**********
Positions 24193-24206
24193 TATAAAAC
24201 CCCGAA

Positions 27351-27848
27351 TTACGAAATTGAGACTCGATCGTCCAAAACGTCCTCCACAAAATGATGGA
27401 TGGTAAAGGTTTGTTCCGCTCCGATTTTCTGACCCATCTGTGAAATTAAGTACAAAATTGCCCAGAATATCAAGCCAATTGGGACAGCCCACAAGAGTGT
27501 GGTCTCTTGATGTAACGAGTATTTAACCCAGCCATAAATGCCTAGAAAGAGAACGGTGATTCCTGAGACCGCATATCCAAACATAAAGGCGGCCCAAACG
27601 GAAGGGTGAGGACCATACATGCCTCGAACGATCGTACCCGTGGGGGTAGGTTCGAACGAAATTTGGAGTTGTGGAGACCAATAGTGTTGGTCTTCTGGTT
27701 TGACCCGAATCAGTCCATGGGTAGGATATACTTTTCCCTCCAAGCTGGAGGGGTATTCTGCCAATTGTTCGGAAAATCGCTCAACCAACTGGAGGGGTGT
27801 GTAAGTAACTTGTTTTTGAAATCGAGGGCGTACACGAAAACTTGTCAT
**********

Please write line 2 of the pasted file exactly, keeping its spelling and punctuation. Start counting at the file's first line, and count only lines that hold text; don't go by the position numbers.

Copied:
24193 TATAAAAC